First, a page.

What Is RDFI (Receiving Depository Financial Institution)?
If you’ve ever used bank account information and a routing number to make a payment, you’ve used an automated clearinghouse, or ACH. Automated clearinghouses are an important part of payment processing. In every ACH transaction, there are two institutions involved, the ODFI and the RDFI. In today’s article, we’re going to cover everything you need to know about the receiving depository financial institution, also known as the RDFI.
Here’s What We’ll Cover:
Receiving Depository Financial Institutions: The Basics
An RDFI is a bank or credit union that has an agreement with an ACH Operator to receive entries. They act on behalf of their customers when receiving these entries from the ACH Operator. The ACH Operator is either the Federal Reserve or The Clearing House. Entries are either in the form of debit entries or credit entries. RDFIs post payments to their customers’ accounts.
For a financial institution to allow members or customers to receive funds, they have to be an RDFI. To become an RDFI, a financial institution must be recognized by the NACHA. This recognition means that they are qualified to receive ACH transactions.
The responsibilities of any RDFI are as follows:
- Timely receipt of all ACH entries
- Timely validation of all ACH entries
- Timely posting to recipients’ (Receivers’) accounts
- Timely notification to Originators regarding incorrect information
The term timely refers to how quickly payments are posted, as well as how quickly notifications are sent. Many of these institutions can post payments within the same banking day that they’re received. Regardless, they have to do so in an adequate number of business days to remain qualified.
An institution can choose to be an RDFI without being an ODFI. However, this means that they can only receive electronic payments, and their customers cannot send them.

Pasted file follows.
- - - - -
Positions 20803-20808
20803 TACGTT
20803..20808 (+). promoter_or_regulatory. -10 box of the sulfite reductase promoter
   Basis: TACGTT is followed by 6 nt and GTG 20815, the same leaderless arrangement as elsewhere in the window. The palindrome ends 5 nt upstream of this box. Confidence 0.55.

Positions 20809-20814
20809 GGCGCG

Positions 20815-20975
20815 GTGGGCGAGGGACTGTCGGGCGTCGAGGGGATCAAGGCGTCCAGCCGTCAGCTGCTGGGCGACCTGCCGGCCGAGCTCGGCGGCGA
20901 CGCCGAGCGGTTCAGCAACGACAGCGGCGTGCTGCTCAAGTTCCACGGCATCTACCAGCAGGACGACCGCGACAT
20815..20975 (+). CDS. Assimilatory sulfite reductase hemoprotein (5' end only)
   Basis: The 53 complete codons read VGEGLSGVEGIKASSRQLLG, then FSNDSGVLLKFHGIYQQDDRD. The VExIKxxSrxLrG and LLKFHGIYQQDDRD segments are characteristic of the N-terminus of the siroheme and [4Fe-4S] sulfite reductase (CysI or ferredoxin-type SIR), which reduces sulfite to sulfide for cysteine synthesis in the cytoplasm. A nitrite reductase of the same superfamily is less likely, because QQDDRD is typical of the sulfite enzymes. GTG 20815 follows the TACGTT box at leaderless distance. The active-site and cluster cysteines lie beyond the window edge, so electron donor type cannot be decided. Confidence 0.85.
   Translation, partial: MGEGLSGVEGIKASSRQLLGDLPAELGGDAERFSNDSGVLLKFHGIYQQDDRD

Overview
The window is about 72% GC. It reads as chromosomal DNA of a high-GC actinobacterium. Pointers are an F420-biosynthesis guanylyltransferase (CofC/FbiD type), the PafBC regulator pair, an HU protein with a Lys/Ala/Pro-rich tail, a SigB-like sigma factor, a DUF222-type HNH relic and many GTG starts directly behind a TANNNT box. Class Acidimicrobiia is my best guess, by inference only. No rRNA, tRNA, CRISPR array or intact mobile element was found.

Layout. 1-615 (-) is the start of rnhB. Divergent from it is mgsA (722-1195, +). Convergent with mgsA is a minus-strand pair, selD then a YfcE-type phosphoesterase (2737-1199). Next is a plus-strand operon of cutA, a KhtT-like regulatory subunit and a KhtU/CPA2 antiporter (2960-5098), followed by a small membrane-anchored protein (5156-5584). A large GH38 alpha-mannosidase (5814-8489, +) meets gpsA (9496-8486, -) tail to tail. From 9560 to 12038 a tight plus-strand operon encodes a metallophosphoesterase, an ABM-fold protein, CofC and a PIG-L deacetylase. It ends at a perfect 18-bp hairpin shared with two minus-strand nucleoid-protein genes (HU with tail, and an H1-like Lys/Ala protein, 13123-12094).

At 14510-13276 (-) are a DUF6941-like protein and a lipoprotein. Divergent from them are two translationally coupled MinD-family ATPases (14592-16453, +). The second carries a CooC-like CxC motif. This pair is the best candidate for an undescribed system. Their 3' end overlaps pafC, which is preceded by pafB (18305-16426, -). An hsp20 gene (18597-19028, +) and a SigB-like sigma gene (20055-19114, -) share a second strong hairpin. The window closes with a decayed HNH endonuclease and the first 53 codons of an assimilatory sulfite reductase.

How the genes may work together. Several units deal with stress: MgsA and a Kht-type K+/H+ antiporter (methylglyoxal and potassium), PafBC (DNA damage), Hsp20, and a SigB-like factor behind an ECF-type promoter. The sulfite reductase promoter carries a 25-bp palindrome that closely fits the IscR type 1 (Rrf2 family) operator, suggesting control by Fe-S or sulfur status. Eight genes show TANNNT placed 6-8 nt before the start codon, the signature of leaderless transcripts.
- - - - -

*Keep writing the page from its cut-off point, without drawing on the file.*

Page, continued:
What Are Entries?
Entries are a complicated way of saying payments or payment requests. These can be derived from credit card payments, a wire transfer, or processing a paper check. For them to take place, sufficient funds must be in the account that money is being sent or requested from.
What Is an Originating Depository Financial Institution?
An originating depository financial institution is a financial institution that can transmit entries. For short, they are called ODFI. They function similarly to an RDFI, except they are able to create an original entry. This makes them an Originator. To become a qualified ODFI, institutions must assume responsibility for authorization of entries.
The responsibilities of any ODFI are as follows:
- Obtaining authorization for any credit entry or debit entry
- Protecting ACH data
- Having contractual relationships with their customers or members
- Keeping ACH return entries below a defined threshold
Not all institutions will opt to become ODFIs because of the associated fees, as well as the risks involved.
How Are They Similar?
Look at the following ways that ODFIs and RDFIs are similar to one another.
- Both handle money for their customers or members
- They must have a relationship with an Automated Clearing House Operator
- Fees must be paid to access faster payment methods
- Both need to be recognized by the National Automated Clearing House Association
Other Terms Associated With RDFI and ODFI
Check out this list of helpful terms and definitions related to the RDFI and ODFI processes, as well as ACH Operators.
This stands for Automated Clearing House. There are a number of ACH Operators, but the most popular are the Federal Reserve and The Clearing House. They are able to transmit ACH transactions. These transactions are credit entries and debit entries.
A credit entry is a transaction that deposits money into a Receiver’s account. Also known as a payment.
A debit entry is a transaction that withdraws money from a Receiver’s account. Also known as a payment request.
An Originator is a merchant or institution that can initiate ACH entries. These are payments or payment requests.
Receivers are individuals or organizations that entries are sent to. Entries have to be authorized before they can take place.
A transaction that is returned or rejected by the ODFI or RDFI. Return entries are normally the result of insufficient funds in a Receiver’s or Originator’s account.
An RDFI is one of three entities involved with ACH transactions. The other two are the ODFI and the ACH Operator. In order to receive fast electronic transactions, the RDFI must have a relationship with an ACH Operator. It must also be recognized as qualified by the NACHA.
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